no change in reproductive capacity)
Payoff matrix for prisoner’s dilemma game played in Hammond and Axelrod’s (2006) simulation.
Your neighbors are basically the same as you. You’re each born with one of four arbitrary tags (kind of like a skin color). You’re also born with two preset prisoner’s dilemma strategies: a behavior towards individuals with the same tag (cooperate or defect), and a behavior towards individuals with different tags (cooperate or defect). When you play with a neighbor you look at your tag and their tag. If your tags match you use your same tag strategy, if they differ you adopt the other strategy. A simple conditional strategy — that’s all there is to it.
The stakes have changed, but the principle is still the same. Cooperation costs. This time it’s not your thumb, but a little bit of energy that could be better spent improving your own reproductive potential (i.e. working out, learning French, buying a new hat, whatever). Being cooperated with is awesome. You get a reproductive boost without doing any work yourself.
It turns out there are 4 possible strategies you can have in this world:
- Humanitarian – cooperate with anybody regardless of their tag
- Ethnocentric – only cooperate with those who share your tag
- Selfish – cooperate with no one
- Traitorous – cooperate only with those who don’t share your tag
If you have offspring, they inherit your tag and strategy, subject to a small mutation rate. This allows for certain strategies to dominate over time (For a more detailed description please see our published article, or check out this post).
So who wins? Given enough time, ethnocentrism is always by far the most successful strategy, followed by humanitarianism, selfishness, and traitorousness in that order. This seems reasonable enough. A lot of the competition we see in humans and nonhumans does have an ethnocentric flavor (LeVine & Campbell, 1972; Chase, 1980).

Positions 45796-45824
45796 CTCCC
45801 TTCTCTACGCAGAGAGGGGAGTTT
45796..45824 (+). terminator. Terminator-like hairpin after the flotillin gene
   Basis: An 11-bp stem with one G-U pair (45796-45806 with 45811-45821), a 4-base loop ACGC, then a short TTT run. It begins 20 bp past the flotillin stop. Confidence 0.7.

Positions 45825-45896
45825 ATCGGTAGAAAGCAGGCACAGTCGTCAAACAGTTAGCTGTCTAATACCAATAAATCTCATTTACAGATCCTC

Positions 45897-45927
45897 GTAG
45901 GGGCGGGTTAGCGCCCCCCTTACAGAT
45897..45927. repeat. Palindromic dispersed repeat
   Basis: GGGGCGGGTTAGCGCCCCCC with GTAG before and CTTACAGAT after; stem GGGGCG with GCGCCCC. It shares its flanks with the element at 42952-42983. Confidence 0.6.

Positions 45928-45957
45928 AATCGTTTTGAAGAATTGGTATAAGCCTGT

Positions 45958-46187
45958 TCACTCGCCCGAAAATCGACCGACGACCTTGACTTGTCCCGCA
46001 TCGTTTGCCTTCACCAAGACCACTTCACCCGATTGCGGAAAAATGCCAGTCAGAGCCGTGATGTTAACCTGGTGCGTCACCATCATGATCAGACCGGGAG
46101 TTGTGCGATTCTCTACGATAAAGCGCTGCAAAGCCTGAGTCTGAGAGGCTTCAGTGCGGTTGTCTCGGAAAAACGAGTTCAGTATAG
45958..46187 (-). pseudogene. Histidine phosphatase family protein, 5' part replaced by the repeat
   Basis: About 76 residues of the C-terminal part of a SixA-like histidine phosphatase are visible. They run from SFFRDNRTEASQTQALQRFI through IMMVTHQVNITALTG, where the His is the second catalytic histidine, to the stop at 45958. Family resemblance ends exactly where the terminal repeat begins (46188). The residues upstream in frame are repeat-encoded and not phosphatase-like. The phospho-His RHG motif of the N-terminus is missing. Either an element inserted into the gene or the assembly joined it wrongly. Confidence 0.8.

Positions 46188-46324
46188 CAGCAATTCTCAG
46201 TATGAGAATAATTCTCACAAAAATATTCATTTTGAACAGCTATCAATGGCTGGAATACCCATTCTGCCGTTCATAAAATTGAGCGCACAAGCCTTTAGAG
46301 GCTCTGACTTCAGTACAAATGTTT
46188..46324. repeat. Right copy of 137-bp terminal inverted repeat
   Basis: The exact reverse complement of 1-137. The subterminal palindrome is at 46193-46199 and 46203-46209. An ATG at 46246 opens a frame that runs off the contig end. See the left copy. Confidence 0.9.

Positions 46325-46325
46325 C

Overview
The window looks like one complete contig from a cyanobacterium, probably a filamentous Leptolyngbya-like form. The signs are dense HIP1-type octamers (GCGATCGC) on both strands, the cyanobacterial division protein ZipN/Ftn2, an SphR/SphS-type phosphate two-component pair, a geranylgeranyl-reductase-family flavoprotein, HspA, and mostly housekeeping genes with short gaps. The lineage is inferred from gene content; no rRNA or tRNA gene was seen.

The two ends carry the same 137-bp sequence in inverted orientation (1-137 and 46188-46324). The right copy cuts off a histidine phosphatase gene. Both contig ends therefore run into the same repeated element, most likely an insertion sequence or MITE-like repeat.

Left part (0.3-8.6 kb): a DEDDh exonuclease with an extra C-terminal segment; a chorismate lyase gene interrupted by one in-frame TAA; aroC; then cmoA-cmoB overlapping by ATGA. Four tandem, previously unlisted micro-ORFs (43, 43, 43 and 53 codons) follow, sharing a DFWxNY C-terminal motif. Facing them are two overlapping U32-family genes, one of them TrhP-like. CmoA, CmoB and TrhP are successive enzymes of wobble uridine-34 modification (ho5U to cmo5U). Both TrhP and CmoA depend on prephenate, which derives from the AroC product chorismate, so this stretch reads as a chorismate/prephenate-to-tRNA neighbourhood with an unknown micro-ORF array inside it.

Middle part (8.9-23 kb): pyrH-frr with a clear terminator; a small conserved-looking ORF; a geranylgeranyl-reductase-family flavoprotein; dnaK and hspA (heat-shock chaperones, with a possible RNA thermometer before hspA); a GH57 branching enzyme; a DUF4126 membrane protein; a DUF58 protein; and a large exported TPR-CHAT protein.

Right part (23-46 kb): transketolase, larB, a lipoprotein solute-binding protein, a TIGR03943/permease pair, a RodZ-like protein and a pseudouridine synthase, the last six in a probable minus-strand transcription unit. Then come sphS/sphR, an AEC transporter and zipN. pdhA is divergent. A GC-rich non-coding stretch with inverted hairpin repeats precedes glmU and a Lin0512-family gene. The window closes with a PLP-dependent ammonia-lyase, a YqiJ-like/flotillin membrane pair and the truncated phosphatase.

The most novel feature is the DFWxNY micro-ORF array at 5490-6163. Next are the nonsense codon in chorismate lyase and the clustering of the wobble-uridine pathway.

Why though? What gives ethnocentrism its edge? This is what our paper attempts to explain. By modifying aspects of Hammond and Axelrod’s model and analyzing it in new ways, we uncover the underlying dynamics that make ethnocentrism so adaptive.
To understand this we first need to rewind history, which, lucky for us, is just a matter of scrolling up a spreadsheet. A typical simulation (or “world”) lasts 2000 generations. That’s 2000 chances to reproduce, 2000 chances to die, and 2000 rounds of prisoner’s dilemma. Oh and one more thing—our world is totally empty to start, so to toss a bit of grease in the wheels we throw a new “immigrant” into the mix with a random tag and strategy at the start of each generation.
To our surprise, when we took a closer look at the data, early worlds turned out to be very different from later ones. While ethnocentrism always winds dominating in the end, the first few hundred generations are marked by intense competition between ethnocentrics and humanitarians. In some worlds, ethnocentrism wins out right away. In others humanitarians attain a fleeting dominance. Still in others, these two strategies are neck and neck, all until about 300 generations, when ethnocentrism invariably begins to step ahead of the pack.
So the question now becomes, why does ethnocentrism beat humanitarianism? If cooperation benefits the greater good, why stop with ethnocentric cooperation, shouldn’t more cooperation be better?
There are two possible explanations that come to mind: